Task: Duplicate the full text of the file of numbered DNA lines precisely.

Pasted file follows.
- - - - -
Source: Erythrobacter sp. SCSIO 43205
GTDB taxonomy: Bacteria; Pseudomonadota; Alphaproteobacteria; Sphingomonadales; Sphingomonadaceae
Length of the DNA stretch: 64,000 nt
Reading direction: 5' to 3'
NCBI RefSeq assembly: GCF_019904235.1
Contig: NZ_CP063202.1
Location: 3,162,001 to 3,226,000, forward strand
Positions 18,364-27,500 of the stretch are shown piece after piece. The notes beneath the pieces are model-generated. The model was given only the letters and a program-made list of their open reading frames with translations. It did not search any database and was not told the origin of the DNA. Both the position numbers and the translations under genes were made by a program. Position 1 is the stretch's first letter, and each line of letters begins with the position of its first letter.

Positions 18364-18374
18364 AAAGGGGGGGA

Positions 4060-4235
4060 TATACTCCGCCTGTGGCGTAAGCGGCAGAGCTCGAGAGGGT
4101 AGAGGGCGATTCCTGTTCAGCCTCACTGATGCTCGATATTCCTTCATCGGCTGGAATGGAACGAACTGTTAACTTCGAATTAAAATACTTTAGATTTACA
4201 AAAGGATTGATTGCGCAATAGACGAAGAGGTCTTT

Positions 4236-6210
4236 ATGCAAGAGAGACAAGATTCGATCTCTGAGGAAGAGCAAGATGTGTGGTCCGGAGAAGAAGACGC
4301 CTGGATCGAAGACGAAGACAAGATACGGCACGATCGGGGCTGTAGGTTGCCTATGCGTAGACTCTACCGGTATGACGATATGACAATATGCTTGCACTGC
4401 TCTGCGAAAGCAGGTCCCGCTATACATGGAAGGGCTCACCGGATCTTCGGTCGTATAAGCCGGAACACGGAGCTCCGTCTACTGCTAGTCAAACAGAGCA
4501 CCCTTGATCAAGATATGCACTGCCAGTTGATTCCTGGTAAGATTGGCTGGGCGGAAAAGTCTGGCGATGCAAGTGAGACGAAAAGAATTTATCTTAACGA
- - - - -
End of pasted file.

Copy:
Source: Erythrobacter sp. SCSIO 43205
GTDB taxonomy: Bacteria; Pseudomonadota; Alphaproteobacteria; Sphingomonadales; Sphingomonadaceae
Length of the DNA stretch: 64,000 nt
Reading direction: 5' to 3'
NCBI RefSeq assembly: GCF_019904235.1
Contig: NZ_CP063202.1
Location: 3,162,001 to 3,226,000, forward strand
Positions 18,364-27,500 of the stretch are shown piece after piece. The notes beneath the pieces are model-generated. The model was given only the letters and a program-made list of their open reading frames with translations. It did not search any database and was not told the origin of the DNA. Both the position numbers and the translations under genes were made by a program. Position 1 is the stretch's first letter, and each line of letters begins with the position of its first letter.

Positions 18364-18374
18364 AAAGGGGGGGA

Positions 4060-4235
4060 TATACTCCGCCTGTGGCGTAAGCGGCAGAGCTCGAGAGGGT
4101 AGAGGGCGATTCCTGTTCAGCCTCACTGATGCTCGATATTCCTTCATCGGCTGGAATGGAACGAACTGTTAACTTCGAATTAAAATACTTTAGATTTACA
4201 AAAGGATTGATTGCGCAATAGACGAAGAGGTCTTT

Positions 4236-6210
4236 ATGCAAGAGAGACAAGATTCGATCTCTGAGGAAGAGCAAGATGTGTGGTCCGGAGAAGAAGACGC
4301 CTGGATCGAAGACGAAGACAAGATACGGCACGATCGGGGCTGTAGGTTGCCTATGCGTAGACTCTACCGGTATGACGATATGACAATATGCTTGCACTGC
4401 TCTGCGAAAGCAGGTCCCGCTATACATGGAAGGGCTCACCGGATCTTCGGTCGTATAAGCCGGAACACGGAGCTCCGTCTACTGCTAGTCAAACAGAGCA
4501 CCCTTGATCAAGATATGCACTGCCAGTTGATTCCTGGTAAGATTGGCTGGGCGGAAAAGTCTGGCGATGCAAGTGAGACGAAAAGAATTTATCTTAACGA